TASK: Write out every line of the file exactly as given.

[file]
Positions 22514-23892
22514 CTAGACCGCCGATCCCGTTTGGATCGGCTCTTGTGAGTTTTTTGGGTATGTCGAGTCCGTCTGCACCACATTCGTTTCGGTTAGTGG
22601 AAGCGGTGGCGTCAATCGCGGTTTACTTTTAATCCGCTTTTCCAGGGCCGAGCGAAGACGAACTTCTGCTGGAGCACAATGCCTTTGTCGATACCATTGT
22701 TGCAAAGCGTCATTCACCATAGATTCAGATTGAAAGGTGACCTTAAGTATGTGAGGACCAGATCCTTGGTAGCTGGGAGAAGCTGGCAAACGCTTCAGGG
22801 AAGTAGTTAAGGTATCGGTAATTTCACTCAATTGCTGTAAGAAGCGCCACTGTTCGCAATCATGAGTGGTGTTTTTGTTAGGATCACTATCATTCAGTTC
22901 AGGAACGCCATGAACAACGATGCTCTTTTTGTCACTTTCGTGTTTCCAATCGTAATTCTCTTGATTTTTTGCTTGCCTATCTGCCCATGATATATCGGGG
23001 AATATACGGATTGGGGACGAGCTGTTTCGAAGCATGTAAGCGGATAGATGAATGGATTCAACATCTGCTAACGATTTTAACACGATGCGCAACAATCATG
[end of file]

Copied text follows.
Positions 22514-23892
22514 CTAGACCGCCGATCCCGTTTGGATCGGCTCTTGTGAGTTTTTTGGGTATGTCGAGTCCGTCTGCACCACATTCGTTTCGGTTAGTGG
22601 AAGCGGTGGCGTCAATCGCGGTTTACTTTTAATCCGCTTTTCCAGGGCCGAGCGAAGACGAACTTCTGCTGGAGCACAATGCCTTTGTCGATACCATTGT
22701 TGCAAAGCGTCATTCACCATAGATTCAGATTGAAAGGTGACCTTAAGTATGTGAGGACCAGATCCTTGGTAGCTGGGAGAAGCTGGCAAACGCTTCAGGG
22801 AAGTAGTTAAGGTATCGGTAATTTCACTCAATTGCTGTAAGAAGCGCCACTGTTCGCAATCATGAGTGGTGTTTTTGTTAGGATCACTATCATTCAGTTC
22901 AGGAACGCCATGAACAACGATGCTCTTTTTGTCACTTTCGTGTTTCCAATCGTAATTCTCTTGATTTTTTGCTTGCCTATCTGCCCATGATATATCGGGG
23001 AATATACGGATTGGGGACGAGCTGTTTCGAAGCATGTAAGCGGATAGATGAATGGATTCAACATCTGCTAACGATTTTAACACGATGCGCAACAATCATG